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Constructing a Larger Collection of Functions

  1. Nov 7, 2014 #1
    1. The problem statement, all variables and given/known data
    The groups ##D_3## and ##D_4## are actually collections of functions from the sets ##\{1,2,3\}## and ##\{1,2,3,4\}##, respectively, where those integers represent the vertices of the geometric objects. Is it possible to construct a larger collection of functions from these two sets

    2. Relevant equations


    3. The attempt at a solution

    I do not believe this is intended as a rigorous proof, for it is labelled as an "exercise."

    At first I thought, "no, it would not be possible, as I actually had to throw away some of the functions/transformations of square in order to get the group ##D_4## because they did not correspond to a rigid transformation of the square." But now I am not so certain this is true; I only threw those other functions/mappings away because they did not correspond to a rigid of the square, but that does not imply that, if they were included in the set ##D_4##, ##D_4## would no longer be a group. If those other functions were included, it most certainly would not be the group of rigid transformation of a square, but that does not mean it is not a group.

    Could someone help contrive an approach to solving this problem?
     
  2. jcsd
  3. Nov 12, 2014 #2
    Thanks for the post! Sorry you aren't generating responses at the moment. Do you have any further information, come to any new conclusions or is it possible to reword the post?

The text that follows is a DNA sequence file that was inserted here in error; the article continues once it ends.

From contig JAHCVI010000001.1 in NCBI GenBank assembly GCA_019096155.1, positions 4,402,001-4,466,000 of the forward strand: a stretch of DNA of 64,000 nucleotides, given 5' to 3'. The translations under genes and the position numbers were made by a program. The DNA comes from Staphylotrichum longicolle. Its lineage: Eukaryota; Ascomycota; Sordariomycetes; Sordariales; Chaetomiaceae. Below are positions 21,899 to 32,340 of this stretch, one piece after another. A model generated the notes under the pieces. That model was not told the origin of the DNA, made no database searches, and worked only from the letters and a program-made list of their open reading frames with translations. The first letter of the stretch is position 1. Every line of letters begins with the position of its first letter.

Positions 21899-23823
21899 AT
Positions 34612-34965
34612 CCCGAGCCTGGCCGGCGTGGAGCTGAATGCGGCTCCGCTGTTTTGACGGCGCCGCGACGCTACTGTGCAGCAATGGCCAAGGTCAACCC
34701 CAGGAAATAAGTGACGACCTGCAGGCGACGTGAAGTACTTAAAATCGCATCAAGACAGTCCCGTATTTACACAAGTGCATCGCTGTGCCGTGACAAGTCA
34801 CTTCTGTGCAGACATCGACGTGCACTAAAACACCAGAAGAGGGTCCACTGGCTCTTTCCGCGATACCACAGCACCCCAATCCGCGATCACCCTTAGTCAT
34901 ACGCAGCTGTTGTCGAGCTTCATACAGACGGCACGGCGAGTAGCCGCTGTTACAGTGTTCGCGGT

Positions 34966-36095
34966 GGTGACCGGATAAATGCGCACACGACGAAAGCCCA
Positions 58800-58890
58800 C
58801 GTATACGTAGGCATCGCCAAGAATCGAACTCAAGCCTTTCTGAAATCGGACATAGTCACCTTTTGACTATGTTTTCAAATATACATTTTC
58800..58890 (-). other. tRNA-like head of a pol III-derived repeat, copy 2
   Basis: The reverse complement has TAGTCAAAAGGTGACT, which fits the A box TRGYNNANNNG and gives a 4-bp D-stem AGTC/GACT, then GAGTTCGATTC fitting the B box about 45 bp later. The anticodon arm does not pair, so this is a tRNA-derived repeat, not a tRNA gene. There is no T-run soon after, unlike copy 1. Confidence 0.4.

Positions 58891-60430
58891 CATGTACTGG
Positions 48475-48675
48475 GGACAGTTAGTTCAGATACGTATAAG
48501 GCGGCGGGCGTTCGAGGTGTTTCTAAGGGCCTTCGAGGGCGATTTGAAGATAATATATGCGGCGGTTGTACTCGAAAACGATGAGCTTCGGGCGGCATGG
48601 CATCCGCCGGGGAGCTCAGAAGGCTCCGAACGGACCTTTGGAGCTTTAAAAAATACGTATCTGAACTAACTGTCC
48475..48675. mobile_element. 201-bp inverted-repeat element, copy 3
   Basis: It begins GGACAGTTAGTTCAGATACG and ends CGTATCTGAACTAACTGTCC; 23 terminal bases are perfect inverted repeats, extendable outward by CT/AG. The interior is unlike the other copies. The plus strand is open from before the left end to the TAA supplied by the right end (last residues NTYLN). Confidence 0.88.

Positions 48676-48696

4. Nov 15, 2014 #3

    HallsofIvy

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    What do you mean by "construct a larger family of functions". "Construct" in what sense? Does this larger family of functions have to satisfy some property?
     
  5. Nov 15, 2014 #4
    I am sorry. Now that I look back at my original post, I realize that it was very incomplete. Let me try restating the problem a little better.

    ##D_3## and ##D_4## are two of the dihedral groups, which are actually functions from the set ##\{1,2,3\}## and ##\{1,2,3,4\}## to themselves, respectively, with composition as the group operation. Is it possible to construct a larger collection of functions from these two sets, again with composition as the group operation, and would it still form a larger group?
     
  6. Nov 15, 2014 #5

    pasmith

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    Homework Helper

    Hint: what is the order of the group of all invertible functions from a finite set to itself?
     
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